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SACRAMENTO - A Sacramento man who touched so many lives is being remembered for his love of the game of chess.

Michael Parmon was 69 when he died from the flu Friday. He was known in Sacramento as a chess genius.

He spent his Wednesday and Friday evenings glued to a corner table at the International House of Pancakes on 30th and N streets. That's where he taught chess to others, some as young as 5 years old.

"You just remember the kids, the kids seemed to be the ones running around, talking, laughing and really getting into it," said Ciaran McDunphy, general manager at the IHOP.

Parmon was just a month shy of his 70th birthday but still spent most of his time as the head of the Sacramento Chess School. The group provides free lessons to children, teaching them about the game and sharpening their competitive skills.

"With the kids, very encouraging," said Fred Nelson whose son was trained so well by Parmon, he nearly beat the chess master. "At the end of the game, he was like, 'I really had to try to beat your kid at chess and usually it's really easy,'" recalled Nelson.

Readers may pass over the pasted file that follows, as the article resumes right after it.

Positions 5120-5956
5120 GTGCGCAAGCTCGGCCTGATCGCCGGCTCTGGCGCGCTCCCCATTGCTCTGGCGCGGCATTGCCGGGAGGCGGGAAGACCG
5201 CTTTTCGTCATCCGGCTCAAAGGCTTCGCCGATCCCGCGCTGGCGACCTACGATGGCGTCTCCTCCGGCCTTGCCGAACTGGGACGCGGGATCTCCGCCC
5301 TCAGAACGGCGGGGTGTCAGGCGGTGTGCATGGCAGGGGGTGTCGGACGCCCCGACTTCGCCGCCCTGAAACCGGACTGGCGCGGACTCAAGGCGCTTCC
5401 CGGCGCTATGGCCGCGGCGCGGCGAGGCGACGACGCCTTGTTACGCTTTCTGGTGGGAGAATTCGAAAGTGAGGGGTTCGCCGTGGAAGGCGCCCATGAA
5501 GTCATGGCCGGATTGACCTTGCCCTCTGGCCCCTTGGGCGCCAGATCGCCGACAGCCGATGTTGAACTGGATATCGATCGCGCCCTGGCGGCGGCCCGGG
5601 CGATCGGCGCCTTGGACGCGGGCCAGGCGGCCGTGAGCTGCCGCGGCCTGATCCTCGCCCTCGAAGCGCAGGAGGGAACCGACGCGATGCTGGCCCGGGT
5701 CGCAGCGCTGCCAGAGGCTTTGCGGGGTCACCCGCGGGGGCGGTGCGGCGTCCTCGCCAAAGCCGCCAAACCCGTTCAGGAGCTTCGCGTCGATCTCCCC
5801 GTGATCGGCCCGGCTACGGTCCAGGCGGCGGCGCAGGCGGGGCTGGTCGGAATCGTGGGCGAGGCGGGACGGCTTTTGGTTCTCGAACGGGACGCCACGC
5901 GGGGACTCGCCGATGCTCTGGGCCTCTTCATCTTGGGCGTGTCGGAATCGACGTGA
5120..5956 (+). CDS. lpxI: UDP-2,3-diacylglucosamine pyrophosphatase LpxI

Parmon was such a staple in the community that when he did not show up last week, the staff at IHOP worried.

"Michael [Parmon] was such a fixture here, that when he wasn't here, we knew there was something wrong," McDunphy said.

It turned out Parmon was in a match of his own, fighting for his life.

Friends said he got the flu and was in Sutter Hospital for a week before he died Friday.

"So somebody like Michael passes, it really is losing one of the family, so he'll be missed," McDunphy said.

Parmon will continue to be remembered for the countless of hours he volunteered to teach youth about a game few people master.

"He wasn't trying to get money from anybody," IHOP waiter Jamal Jackson declared. "He just had a love for chess and a passion he was trying to spread it to everybody."

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